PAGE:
Types of cholesterol : All that you need to know about Cholesterol
Cholesterol is a waxy lipid that is naturally produced by the liver. This is required by the human body for forming certain hormones, cell membranes and also Vitamin D. As this cholesterol cannot dissolve in water so it is not possible for this to travel through the blood on its own. The lipoproteins, which are produced by the liver, help in the transportation of cholesterol.
Types of Cholesterol present:
The three main types of cholesterol present in the human body are
*HDL or High Density lipo-protein is termed as the ‘good’ cholesterol and helps in removing the excess cholesterol from the body.
*LDL or the low-density lipo-protein is the ‘bad’ cholesterol which can build up plaque in the arteries and lead to different heart diseases.
*VLDL or very low-density lipo-protein can also build up plaque and is known as the ‘ugly’ cholesterol.
HDL or High Density Cholesterol:
HDL prevents any formation of plaque build-up in the arteries as this returns all the LDL cholesterol to the liver which removes it from the body.
LDL or Low Density Cholesterol:
LDL causes a build-up of plaque in your arteries which is known as cholesterol plaque. This
not only limits the flow of blood but can narrow the arteries and also lead to the formation of blood clots. When this clot blocks an artery in either your brain or the heart it can lead to a stroke or a heart-attack.
Triglycerides are a form of lipid which is required by the human body as a source of energy. Consuming more calories than the requirement of the body leads to triglycerides. This is stored in the fat cells. Lipoproteins are used for the transportation of triglycerides into your blood cells. Regular consumption of more calories can raise the level of triglycerides. This leads to strokes and heart attacks.
Symptoms of High Cholesterol:
High cholesterol does not have any specific symptoms and is thus termed as a ‘silent’ killer. Many people are not even aware that they suffer from any high cholesterol until some serious problem is detected. This can be a heart attack or a stroke.
It is thus important to monitor the cholesterol levels on a regular basis.
Causes of High Cholesterol:
You can manage the cholesterol levels by reducing intake of fats in your diet. It is advisable to cut down on foods that contain
*Saturated fat: This is present in specific types of meat, baked goods, chocolates, dairy products, processed foods and foods which are deep fried.
*Cholesterol: This is present in cheese, meat and other animal foods.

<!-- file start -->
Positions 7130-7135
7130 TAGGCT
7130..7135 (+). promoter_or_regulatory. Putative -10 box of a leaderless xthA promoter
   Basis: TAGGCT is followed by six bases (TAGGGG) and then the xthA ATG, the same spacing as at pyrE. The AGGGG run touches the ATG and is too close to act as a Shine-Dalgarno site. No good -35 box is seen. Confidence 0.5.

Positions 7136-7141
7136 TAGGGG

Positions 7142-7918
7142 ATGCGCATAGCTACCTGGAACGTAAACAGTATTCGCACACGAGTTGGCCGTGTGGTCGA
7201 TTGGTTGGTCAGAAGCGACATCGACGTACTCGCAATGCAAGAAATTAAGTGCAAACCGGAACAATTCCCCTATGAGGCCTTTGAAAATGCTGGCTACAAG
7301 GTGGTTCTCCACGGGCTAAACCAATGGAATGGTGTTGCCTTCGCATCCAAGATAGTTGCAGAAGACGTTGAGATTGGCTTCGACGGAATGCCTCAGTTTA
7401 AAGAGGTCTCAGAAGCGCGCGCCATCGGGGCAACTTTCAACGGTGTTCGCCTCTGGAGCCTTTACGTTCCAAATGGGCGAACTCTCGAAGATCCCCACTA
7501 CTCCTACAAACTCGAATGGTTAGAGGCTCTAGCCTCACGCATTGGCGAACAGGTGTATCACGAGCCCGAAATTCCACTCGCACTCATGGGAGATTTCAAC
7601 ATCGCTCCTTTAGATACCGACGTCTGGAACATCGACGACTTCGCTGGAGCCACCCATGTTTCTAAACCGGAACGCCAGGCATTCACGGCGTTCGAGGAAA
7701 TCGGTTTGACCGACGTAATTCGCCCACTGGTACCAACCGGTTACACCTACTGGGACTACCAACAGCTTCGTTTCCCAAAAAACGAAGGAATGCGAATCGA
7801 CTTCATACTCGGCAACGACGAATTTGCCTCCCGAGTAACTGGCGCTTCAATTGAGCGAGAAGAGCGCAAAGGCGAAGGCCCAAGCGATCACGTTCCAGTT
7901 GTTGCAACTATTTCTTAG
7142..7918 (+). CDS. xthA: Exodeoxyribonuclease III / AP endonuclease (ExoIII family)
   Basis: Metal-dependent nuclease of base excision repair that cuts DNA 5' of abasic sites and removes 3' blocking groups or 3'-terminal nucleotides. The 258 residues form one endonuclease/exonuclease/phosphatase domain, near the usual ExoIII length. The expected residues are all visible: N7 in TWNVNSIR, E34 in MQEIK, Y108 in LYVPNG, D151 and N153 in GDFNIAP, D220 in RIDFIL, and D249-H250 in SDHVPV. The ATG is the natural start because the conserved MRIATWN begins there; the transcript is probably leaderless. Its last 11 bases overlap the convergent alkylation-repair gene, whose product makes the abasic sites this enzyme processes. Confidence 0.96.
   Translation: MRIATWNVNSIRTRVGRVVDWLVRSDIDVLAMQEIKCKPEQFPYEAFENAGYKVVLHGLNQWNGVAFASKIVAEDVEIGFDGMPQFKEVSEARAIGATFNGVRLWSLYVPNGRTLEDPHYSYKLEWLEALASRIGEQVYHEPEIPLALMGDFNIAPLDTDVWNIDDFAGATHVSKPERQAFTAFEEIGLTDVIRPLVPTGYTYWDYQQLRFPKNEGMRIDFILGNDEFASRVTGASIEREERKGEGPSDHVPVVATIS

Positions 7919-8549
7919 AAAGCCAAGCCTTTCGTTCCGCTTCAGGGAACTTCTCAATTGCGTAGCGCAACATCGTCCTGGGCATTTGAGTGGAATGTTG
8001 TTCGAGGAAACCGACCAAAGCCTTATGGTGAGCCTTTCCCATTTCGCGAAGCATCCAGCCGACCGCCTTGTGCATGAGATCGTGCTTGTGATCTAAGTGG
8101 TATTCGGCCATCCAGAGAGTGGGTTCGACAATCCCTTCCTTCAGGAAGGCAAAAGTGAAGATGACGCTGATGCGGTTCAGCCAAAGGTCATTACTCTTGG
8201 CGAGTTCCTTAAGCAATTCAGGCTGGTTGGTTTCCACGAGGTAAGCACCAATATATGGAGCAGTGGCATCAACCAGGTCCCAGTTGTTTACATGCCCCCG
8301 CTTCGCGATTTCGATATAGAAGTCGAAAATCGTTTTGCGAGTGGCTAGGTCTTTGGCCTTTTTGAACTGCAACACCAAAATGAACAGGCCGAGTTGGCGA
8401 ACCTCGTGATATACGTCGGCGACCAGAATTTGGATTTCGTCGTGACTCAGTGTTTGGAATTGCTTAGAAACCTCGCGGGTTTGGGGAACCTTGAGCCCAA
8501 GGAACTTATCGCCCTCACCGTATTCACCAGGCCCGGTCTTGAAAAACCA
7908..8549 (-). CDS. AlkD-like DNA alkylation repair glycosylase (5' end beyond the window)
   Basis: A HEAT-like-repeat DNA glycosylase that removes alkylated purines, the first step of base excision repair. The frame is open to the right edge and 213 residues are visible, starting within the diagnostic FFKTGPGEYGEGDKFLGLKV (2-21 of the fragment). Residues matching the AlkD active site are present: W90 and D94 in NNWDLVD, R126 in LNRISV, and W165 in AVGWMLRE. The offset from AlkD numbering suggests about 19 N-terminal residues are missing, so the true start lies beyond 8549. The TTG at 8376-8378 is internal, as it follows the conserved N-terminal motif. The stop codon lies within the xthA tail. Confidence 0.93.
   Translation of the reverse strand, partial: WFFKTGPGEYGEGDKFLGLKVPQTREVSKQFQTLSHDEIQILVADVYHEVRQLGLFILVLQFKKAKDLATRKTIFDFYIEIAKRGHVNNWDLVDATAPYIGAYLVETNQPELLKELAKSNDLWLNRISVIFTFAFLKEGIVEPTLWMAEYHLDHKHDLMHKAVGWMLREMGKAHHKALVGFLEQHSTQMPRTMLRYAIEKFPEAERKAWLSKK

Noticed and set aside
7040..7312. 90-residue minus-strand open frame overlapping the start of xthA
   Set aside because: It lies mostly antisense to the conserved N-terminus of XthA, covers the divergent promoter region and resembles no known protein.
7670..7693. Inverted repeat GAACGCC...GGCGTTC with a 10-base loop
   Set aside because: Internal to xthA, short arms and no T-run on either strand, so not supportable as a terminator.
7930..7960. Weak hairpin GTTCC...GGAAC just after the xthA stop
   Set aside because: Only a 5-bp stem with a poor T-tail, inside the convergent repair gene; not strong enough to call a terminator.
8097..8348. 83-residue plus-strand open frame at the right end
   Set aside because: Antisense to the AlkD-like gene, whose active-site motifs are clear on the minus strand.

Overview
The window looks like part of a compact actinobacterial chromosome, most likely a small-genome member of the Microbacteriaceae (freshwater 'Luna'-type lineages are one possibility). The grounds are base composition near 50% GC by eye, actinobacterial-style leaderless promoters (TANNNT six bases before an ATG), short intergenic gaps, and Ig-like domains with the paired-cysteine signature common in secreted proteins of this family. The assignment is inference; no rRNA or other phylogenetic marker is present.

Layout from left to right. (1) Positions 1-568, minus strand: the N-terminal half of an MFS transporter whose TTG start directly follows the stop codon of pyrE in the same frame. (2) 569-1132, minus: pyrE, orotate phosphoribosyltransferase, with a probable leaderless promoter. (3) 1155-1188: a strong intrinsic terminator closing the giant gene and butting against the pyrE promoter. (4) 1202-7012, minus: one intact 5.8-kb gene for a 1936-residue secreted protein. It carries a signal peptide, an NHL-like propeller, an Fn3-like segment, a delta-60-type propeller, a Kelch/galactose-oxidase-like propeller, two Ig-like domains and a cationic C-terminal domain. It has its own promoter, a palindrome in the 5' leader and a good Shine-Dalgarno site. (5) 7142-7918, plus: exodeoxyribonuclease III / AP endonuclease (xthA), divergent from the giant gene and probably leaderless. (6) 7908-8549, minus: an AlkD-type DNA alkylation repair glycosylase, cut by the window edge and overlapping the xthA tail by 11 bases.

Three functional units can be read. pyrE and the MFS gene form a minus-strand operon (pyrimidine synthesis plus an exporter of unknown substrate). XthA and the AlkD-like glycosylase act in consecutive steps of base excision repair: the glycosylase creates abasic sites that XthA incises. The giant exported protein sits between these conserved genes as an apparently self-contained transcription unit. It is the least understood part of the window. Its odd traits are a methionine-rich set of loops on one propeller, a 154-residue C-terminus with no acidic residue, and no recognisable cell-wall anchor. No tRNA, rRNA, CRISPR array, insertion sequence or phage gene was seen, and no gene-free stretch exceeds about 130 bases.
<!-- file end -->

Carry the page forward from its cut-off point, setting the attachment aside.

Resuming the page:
*Trans fats: This is present in processed and fried foods.
High cholesterol is also due to weight gain and obesity. Conditions like kidney or liver disease, diabetes, polycystic ovary syndrome, a thyroid gland which is under-active, pregnancy and other conditions which affect the hormones can lead to this high cholesterol.
Diagnosis of High Cholesterol:
Your doctor or health care provider can check the levels of cholesterol through a simple blood test. This is ‘lipid panel’. With this test, the levels of triglycerides, LDL and HDL can be assessed. You need to fast for 12 hours before you take this blood test.
Managing High Cholesterol Naturally:
If the cholesterol levels are not too high you can manage this by following some tips listed below.
- Changes in Diet:
Making changes in your regular diet helps in managing the cholesterol levels. You need to increase the intake of foods which are rich in Omega-3 fatty acids and soluble fiber. Whey protein also helps in bringing down the level of cholesterol. Avoid foods which contain trans fats and saturated fats.
- Losing Weight:
A few extra pounds can be the reason for the high cholesterol. Drinking plain water instead of all those sodas and sugary drinks can help you lose the required weight. This works well only if your diet is balanced and you exercise regularly.
- Quit Smoking:
There is a vast difference to the levels of cholesterol once you give up on smoking. In a span of 20 minutes of giving up smoking, the heart rate and blood pressure recover from the spike due to smoking. The lung function and blood circulation tend to improve after 3 month once you have quit smoking. In 1 year’s time, the risk of heart disease is lowered by 50% as compared to those who smoke.
- Consumption of Alcohol:
Drinking alcohol in moderation is not as risky as over-drinking this. This means, one or two drinks everyday can work well for managing cholesterol levels but not more than that.
- Exercising Regularly:
30 minutes of exercise can work wonders for the cholesterol levels. This can be done five times a week. Any type of physical activity done in short intervals is also helpful. You can take a walk during your lunch break, play your favorite sport or use your bicycle for commuting to work.
Complication of High Cholesterol:
Dangerous levels of cholesterol are accumulated on the walls of the arteries with this high cholesterol. These deposits reduce the flow of blood through the arteries, causing complications like
*Heart Attack: If these plaques rupture or tear, there is a possibility of a blood clot forming at this site. This blocks the flow of blood or can also break free and plug an artery. You suffer from a heart-attack if the blood flow to any part of your heart stops.
*Chest Pain: If the arteries supplying blood to your heart are affected in any way you experience pain in chest, also known as angina along with multiple symptoms of coronary heart disease.
* Stroke: A stroke is similar to a heart attack and you suffer from this when a blood clot clocks the flow of blood to the brain.
Ensure you get your cholesterol levels checked on a timely basis so as to avoid serious health complications. You need to be aware that this high cholesterol can be fatal and also lead to death.
Types of cholesterol: